Collection of the U.S. House of Representatives About this objectA rich tapestry of ghost stories are set in the House side of the U.S. Capitol.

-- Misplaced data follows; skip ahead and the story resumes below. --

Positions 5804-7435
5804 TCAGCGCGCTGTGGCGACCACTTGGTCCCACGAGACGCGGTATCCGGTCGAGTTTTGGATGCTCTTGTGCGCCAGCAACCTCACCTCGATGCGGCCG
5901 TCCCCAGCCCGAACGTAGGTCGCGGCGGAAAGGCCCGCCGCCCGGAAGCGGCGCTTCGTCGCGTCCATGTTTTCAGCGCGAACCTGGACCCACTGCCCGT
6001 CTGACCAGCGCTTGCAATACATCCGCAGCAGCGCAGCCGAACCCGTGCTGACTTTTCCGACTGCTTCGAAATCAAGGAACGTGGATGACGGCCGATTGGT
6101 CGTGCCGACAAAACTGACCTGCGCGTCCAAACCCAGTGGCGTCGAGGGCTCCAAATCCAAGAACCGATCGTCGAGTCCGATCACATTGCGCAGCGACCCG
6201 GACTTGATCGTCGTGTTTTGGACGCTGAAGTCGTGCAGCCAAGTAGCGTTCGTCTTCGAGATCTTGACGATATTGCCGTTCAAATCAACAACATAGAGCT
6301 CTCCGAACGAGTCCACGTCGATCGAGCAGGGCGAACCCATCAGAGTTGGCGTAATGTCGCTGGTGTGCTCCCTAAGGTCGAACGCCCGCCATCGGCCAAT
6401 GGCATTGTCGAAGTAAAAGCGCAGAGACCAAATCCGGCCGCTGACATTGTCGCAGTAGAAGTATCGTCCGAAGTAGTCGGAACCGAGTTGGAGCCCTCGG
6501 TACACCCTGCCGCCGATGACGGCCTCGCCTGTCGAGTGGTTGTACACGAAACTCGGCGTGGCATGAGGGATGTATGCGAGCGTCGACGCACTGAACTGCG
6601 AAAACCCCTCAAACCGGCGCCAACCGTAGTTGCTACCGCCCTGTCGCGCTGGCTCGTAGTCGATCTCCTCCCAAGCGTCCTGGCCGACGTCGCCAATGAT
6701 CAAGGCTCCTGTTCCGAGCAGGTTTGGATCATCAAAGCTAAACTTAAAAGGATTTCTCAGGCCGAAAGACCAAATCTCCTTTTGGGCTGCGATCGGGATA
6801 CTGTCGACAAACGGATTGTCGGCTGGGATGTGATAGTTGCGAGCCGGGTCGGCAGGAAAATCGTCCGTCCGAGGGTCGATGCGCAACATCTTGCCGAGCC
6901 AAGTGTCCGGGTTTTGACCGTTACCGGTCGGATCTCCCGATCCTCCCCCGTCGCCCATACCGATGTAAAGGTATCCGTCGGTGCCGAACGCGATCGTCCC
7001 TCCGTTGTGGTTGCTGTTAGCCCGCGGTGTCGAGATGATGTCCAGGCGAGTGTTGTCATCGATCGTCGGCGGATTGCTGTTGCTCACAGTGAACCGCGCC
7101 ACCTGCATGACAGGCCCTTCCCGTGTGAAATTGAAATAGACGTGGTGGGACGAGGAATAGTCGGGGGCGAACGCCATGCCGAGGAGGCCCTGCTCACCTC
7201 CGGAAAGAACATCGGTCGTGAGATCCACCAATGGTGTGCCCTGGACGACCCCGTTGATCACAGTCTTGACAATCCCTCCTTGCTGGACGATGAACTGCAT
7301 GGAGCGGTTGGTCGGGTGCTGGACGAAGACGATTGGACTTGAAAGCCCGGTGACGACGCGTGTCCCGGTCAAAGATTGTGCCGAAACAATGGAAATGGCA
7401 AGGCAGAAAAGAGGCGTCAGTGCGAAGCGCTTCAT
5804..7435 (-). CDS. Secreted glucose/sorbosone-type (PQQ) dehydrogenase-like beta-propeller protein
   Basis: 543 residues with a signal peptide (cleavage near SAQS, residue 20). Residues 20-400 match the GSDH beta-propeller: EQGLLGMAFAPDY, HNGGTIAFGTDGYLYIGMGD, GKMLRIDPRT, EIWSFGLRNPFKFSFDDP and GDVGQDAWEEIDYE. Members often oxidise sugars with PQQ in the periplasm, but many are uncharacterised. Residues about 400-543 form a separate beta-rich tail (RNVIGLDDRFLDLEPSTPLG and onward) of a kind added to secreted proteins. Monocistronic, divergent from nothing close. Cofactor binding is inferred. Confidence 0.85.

On this date, a prank played on a new Capitol Police Officer led to the firing of gun shots in Statuary Hall. Patrolling the Capitol late at night, the officer roamed through darkened rooms until he reached Statuary Hall. The unsuspecting officer heard groaning from a corner and proceeded cautiously until he spied a spectral figure. He drew his revolver and began firing, unaware the suspected ghost was his fellow officer in disguise. Fortunately for both men involved, the new officer did not have good aim. Several errant bullets scored the wall in the old House Chamber. This practical joke soon became the stuff of legend, woven into the rich tapestry of strange and haunting stories associated with the House side of the Capitol. One of the oldest yarns, originating in the 1850s, involves reports of a ghostly demon cat wandering House hallways, usually during times of great political change or national upheaval. Those who claim to have encountered the phantom feline, allege that it grows to a monstrous size and leaps in the observer’s direction before disappearing. Another alleged spectral visitor is Representative John Quincy Adams of Massachusetts, who in 1848 suffered a fatal stroke in the House Chamber, now present-day Statuary Hall. Through the decades, many night guards have reported seeing the Adams’s ghost re-living the day of his death, sometimes accompanied by a spectral assemblage of Members from the 30th Congress (1847–1849).